Questioning Groupon’s Cash Flows: What is Your Cash Flow Statement Telling You?

I was reading an article about Groupon’s problems on CFO.com, “Groupon’s Use of Non-GAAP Measures Questioned,” which questions where Groupon’s cash is coming from, “Are the cash flows coming from the liquidation of receivables? Are they coming from the sale of something? Or are they coming from the fact that [Groupon] didn’t pay its bills?” The point being that Groupon’s cash flow statement is somewhat unclear, which presents a problem to strategic planning and management.  I firmly believe the cash flow statement is key to understanding what is going on at your business, so what’s your statement of cash flows telling you?

Non- financial executives often look at the success of a business more on a cash basis than the accrual, “accounting-rule-basis” of GAAP financial statements.  In other words, where the cash went and came from makes a lot of sense to management.  The cash flow statement starts by eliminating the non-cash items that are affecting net income and gets right into areas of operations. The operations section ties net income to the changes in the balance sheet.  For example, generating revenue can produce cash, but it can also mean that accounts receivable has increased and the company is still waiting to collect the cash. If the company has an increase in payables, it has held on to cash, but has future liabilities that in all likelihood will have to be paid, which takes us back to concerns around where Groupon’s cash is coming from (concerns, that any financial statement user would have of any other company, too).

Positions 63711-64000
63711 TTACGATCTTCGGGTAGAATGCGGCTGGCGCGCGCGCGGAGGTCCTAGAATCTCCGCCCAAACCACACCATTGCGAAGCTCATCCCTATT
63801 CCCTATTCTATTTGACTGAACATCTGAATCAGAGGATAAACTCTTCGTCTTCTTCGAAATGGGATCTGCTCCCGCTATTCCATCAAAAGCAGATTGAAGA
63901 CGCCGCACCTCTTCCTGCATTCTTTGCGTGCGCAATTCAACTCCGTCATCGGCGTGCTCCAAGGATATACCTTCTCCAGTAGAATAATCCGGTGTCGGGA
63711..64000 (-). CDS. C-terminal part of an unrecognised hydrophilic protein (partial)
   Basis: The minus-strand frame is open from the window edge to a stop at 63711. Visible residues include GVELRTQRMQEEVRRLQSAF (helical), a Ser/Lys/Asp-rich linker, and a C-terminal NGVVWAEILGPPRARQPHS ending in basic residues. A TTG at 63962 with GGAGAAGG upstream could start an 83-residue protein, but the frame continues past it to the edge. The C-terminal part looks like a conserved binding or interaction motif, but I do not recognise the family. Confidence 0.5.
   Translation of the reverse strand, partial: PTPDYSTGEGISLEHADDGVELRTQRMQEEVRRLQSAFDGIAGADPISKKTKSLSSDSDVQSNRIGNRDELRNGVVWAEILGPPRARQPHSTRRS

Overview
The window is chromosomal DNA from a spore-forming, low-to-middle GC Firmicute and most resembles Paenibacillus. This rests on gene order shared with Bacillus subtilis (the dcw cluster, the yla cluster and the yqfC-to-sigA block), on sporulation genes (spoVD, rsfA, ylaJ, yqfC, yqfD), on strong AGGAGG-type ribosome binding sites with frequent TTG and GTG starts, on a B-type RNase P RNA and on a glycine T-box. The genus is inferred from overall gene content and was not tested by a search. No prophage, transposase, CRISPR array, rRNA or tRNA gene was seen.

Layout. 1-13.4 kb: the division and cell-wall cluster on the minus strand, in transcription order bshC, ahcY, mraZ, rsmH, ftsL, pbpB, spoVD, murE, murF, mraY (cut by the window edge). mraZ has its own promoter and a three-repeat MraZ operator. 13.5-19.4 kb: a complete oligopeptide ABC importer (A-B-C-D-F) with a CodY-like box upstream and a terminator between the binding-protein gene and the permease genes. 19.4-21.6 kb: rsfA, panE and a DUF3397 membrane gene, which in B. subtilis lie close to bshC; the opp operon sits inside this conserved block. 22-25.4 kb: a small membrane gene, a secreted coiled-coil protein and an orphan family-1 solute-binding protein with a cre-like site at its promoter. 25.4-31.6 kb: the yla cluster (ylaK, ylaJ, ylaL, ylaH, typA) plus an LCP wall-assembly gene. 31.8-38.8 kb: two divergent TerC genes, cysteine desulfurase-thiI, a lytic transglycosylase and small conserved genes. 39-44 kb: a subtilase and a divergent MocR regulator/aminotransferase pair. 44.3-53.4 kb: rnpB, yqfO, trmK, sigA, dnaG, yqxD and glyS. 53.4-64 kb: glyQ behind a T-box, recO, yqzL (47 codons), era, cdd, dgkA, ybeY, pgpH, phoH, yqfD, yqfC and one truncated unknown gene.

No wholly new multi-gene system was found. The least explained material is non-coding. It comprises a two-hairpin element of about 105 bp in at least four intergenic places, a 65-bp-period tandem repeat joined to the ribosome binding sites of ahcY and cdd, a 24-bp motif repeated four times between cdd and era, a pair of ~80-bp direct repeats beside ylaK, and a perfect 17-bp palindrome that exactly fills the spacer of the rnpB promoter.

I frequently have the opportunity to present financial statements to Boards and Committees comprised of people from various backgrounds, and one of the areas where I try to direct the focus is the statement of cash flows.  This often overlooked statement is an excellent summary of what happened in the business for the last year, and is a good starting point for planning future cash flow needs.

If you have any questions about cash flows and the cash flow statement, feel free to ask it in the comments section – I love to talk about it!